US Secretary of Defense Ashton Carter continued to use a personal e-mail account for government work for at least four months last year after the White House questioned the Pentagon about why he was using it, according to copies of Carter’s e-mails released by the US Department of Defense on Friday.
The New York Times reported in December last year that Carter had relied on the account at least through May, two months after the newspaper reported that former US Secretary of State Hillary Rodham Clinton had exclusively used a personal e-mail account while she was in office.
According to the e-mails released on Friday, Carter continued to use the account for government work until at least September.
Carter said in December he had made a mistake in using the account. Since 2012, the Defense Department has prohibited its employees from using personal e-mail accounts for official work.
The Pentagon on Friday released 1,336 pages of Carter’s e-mails and attachments in response to Freedom of Information Act requests by the Times and other media outlets.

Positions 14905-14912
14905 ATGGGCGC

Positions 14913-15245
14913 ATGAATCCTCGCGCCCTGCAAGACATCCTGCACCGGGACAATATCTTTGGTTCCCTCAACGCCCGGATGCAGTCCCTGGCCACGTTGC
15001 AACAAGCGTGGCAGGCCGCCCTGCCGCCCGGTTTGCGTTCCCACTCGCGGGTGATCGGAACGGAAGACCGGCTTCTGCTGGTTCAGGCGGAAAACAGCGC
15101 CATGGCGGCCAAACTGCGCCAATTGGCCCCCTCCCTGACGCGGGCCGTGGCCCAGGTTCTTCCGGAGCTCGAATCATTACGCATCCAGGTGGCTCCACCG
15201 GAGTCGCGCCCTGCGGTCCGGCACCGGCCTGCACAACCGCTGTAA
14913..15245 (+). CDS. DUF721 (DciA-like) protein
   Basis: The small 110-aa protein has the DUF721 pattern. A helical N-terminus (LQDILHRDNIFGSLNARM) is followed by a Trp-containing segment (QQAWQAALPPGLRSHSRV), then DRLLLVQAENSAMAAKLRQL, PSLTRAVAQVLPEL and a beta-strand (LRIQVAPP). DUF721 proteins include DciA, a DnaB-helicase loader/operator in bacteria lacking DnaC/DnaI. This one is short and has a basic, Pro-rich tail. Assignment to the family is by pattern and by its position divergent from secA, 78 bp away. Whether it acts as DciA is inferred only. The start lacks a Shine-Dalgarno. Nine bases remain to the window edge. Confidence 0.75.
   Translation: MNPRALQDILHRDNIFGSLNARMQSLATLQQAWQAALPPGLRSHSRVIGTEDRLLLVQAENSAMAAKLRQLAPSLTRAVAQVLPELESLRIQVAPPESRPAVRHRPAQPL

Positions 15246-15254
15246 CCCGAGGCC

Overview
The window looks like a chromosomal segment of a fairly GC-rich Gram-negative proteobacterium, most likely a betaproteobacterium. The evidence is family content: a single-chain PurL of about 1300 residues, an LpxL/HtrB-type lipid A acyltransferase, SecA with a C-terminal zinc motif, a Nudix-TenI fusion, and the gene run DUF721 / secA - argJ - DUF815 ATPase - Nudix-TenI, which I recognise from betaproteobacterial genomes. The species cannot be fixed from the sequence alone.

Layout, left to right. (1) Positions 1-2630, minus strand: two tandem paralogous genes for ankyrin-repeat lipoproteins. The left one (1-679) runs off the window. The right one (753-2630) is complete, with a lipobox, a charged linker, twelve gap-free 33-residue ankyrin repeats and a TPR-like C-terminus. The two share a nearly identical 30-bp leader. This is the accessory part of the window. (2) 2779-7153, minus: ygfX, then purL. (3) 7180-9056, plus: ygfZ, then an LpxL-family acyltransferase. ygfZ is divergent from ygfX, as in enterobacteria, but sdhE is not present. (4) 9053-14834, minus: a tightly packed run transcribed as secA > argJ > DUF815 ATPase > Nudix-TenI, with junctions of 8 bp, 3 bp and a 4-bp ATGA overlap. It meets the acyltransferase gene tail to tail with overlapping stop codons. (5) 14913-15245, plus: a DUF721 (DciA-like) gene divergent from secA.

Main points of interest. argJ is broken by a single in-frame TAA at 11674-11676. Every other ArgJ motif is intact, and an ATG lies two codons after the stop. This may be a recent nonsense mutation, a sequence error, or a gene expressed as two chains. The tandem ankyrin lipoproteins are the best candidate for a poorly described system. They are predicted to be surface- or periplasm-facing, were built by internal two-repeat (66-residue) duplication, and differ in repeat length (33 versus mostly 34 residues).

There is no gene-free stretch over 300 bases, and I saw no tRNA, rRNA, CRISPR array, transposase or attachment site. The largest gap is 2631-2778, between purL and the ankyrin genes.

In May, White House chief of staff Denis McDonough directed the White House counsel’s office to contact the Defense Department to ensure that Carter was following all laws and regulations on e-mail use.
Many of the released e-mails were heavily redacted. Others deal with administrative matters, speaking engagements, personnel decisions and news reports. One of the redacted e-mails says “for official use only.” That designation is usually given to sensitive government information that is not classified.
Pentagon spokesman Peter Cook said that Carter had taken responsibility in December for his actions.
“While still acknowledging the mistake, the e-mails released today again show that he did not e-mail anything classified and all of his work-related e-mails are preserved within the federal records system,” Cook said.
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